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Whats the most efficient way of removing a 'newline' from a std::string?

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Is the newline expected to be in a particular place, such as at the end of the string? –  Greg Hewgill Sep 28 '09 at 19:02
no; it could be anywhere –  shergill Sep 28 '09 at 19:32

10 Answers 10

up vote 37 down vote accepted
#include <algorithm>
#include <string>

std::string str;

str.erase(std::remove(str.begin(), str.end(), '\n'), str.end());

The behavior of std::remove may not quite be what you'd expect. See an explanation of it here.

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If there's any chance of newlines from other platforms, maybe delete '\r' characters too. A second call to erase and std::remove etc is no big deal performance-wise. Alternatives, such as using std::remove_if with a predicate function, will probably be slower. –  Steve314 Sep 28 '09 at 19:46
If your data was originally loaded from a file opened in text (ascii, non-binary) mode I believe it automatically converts all newline conventions to a simple '\n'. I'm looking for a definitive reference to corroborate. –  luke Sep 29 '09 at 13:56
msdn.microsoft.com/en-us/library/kt0etdcs%28VS.71%29.aspx -- thats for fread(), but I believe iostream reads and writes have the same behavior. –  luke Sep 29 '09 at 14:06

You should use the erase-remove idiom, looking for '\n'. This will work for any standard sequence container; not just string.

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If the newline is expected to be at the end of the string, then:

if (!s.empty() && s[s.length()-1] == '\n') {

If the string can contain many newlines anywhere in the string:

std::string::size_type i = 0;
while (i < s.length()) {
    i = s.find('\n', i);
    if (i == std::string:npos) {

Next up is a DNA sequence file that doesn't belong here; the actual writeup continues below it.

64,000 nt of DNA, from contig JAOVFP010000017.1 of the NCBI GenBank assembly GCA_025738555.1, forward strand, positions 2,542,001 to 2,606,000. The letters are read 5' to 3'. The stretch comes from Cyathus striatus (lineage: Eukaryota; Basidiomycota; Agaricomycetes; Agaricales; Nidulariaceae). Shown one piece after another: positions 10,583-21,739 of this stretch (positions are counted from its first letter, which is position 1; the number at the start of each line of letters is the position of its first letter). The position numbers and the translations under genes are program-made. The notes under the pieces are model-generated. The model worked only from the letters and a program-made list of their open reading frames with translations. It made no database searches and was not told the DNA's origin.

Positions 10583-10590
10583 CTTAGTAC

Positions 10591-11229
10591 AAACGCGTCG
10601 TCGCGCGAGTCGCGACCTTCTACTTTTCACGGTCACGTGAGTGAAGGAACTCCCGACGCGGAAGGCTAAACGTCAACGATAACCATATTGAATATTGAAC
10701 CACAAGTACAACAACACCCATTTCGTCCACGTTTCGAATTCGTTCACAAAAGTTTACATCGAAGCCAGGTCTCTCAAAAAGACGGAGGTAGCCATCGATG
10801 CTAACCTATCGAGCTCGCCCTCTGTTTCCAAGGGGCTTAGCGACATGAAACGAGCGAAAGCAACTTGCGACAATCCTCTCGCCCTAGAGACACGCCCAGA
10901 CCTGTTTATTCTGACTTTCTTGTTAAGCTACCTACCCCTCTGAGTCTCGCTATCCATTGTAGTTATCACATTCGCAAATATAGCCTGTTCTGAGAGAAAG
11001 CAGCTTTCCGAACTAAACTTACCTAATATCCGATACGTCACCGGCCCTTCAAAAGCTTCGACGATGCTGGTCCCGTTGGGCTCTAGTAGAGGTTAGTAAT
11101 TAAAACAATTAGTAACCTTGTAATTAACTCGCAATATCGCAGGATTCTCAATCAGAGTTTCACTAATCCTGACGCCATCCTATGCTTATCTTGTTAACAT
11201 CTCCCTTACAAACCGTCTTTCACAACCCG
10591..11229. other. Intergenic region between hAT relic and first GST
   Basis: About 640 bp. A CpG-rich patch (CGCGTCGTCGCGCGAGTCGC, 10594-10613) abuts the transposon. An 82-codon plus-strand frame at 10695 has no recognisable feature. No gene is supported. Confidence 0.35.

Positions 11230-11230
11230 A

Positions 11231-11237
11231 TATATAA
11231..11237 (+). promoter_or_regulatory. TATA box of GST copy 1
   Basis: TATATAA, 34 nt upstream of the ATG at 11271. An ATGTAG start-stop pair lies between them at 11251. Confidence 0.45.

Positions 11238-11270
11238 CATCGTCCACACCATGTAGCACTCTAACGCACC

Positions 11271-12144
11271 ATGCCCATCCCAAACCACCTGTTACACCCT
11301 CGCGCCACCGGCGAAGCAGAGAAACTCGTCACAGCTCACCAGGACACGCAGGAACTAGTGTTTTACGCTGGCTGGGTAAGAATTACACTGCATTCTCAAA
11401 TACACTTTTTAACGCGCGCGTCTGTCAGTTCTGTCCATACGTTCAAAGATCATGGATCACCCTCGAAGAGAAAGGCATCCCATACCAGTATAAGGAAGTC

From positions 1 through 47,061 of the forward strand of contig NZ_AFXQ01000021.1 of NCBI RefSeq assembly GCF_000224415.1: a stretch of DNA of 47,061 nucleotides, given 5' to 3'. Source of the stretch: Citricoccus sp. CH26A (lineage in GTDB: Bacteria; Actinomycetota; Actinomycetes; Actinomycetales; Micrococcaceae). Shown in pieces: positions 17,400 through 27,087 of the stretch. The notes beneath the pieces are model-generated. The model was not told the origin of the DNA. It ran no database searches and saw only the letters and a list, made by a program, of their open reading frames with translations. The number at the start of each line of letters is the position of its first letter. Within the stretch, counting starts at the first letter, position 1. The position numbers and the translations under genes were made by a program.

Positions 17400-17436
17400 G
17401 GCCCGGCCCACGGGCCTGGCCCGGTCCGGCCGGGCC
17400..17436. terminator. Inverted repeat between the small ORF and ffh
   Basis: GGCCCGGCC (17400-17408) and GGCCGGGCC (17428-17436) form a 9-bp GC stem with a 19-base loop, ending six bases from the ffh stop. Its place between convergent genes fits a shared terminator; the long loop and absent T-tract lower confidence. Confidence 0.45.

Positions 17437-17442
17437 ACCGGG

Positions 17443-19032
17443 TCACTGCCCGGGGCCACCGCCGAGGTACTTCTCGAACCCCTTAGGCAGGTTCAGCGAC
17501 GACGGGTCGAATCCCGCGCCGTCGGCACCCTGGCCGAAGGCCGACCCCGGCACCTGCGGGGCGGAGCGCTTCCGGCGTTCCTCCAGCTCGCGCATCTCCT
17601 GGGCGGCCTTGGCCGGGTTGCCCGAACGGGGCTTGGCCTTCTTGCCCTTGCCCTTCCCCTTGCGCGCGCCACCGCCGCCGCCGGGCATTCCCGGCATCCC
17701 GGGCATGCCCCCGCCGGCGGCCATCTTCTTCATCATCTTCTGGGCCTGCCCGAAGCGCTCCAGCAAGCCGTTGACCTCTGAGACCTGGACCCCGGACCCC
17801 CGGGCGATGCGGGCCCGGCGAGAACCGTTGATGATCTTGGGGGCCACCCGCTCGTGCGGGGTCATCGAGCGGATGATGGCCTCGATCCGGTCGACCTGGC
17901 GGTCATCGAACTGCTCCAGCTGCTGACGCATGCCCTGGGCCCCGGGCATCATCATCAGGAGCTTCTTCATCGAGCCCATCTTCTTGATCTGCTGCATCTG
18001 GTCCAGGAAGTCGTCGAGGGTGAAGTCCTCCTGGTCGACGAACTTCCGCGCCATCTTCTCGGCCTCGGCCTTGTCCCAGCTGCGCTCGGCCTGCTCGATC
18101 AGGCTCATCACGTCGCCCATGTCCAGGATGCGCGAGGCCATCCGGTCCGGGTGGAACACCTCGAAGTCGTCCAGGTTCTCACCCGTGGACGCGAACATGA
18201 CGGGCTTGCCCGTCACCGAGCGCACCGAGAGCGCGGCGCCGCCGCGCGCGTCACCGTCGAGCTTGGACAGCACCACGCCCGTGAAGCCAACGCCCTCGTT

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First version perfect. Second version would be easier to use std::erase(std::removr(XXX)) –  Crappy Experience Bye Sep 28 '09 at 19:13
I've never been terribly comfortable with the semantics of remove() and always have to look it up because it's not obvious. My above implementation is simple and direct, but not the most efficient. If efficiency is important, a slightly different solution is needed. –  Greg Hewgill Sep 28 '09 at 19:57
the question was, "what's the most efficient way...", so I guess efficiency is important ;) –  Pieter Sep 28 '09 at 22:53
s.erase(std::remove(s.begin(), s.end(), '\n'), s.end());
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Here is one for DOS or Unix new line:

    void chomp( string &s)
            int pos;
            if((pos=s.find('\n')) != string::npos)
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Use std::algorithms. This question has some suitably reusable suggestions Remove spaces from std::string in C++

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The code removes all newlines from the string str.

O(N) implementation best served without comments on SO and with comments in production.

unsigned shift=0;
for (unsigned i=0; i<length(str); ++i){
    if (str[i] == '\n') {
        str[i-shift] = str[i];
str.resize(str.length() - shift);
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 std::string some_str = SOME_VAL;
 if ( some_str.size() > 0 && some_str[some_str.length()-1] == '\n' ) 
  some_str.resize( some_str.length()-1 );

or (removes several newlines at the end)

some_str.resize( some_str.find_last_not_of(L"\n")+1 );
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If its anywhere in the string than you can't do better than O(n).

And the only way is to search for '\n' in the string and erase it.

for(int i=0;i<s.length();i++) if(s[i]=='\n') s.erase(s.begin()+i);

For more newlines than:

int n=0;
for(int i=0;i<s.length();i++){
        n++;//we increase the number of newlines we have found so far
s.resize(s.length()-n);//to delete only once the last n elements witch are now newlines

It erases all the newlines once.

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This implementation will not handle consecutive newlines properly, since i is incremented regardless of whether an element is erased. –  Greg Hewgill Sep 28 '09 at 19:08
i just noticed, I'll edit this –  csiz Sep 28 '09 at 19:27

All these answers seem a bit heavy to me.

If you just flat out remove the '\n' and move everything else back a spot, you are liable to have some characters slammed together in a weird-looking way. So why not just do the simple (and most efficient) thing: Replace all '\n's with spaces?

for (int i = 0; i < str.length();i++) {
   if (str[i] == '\n') {
      str[i] = ' ';

There may be ways to improve the speed of this at the edges, but it will be way quicker than moving whole chunks of the string around in memory.

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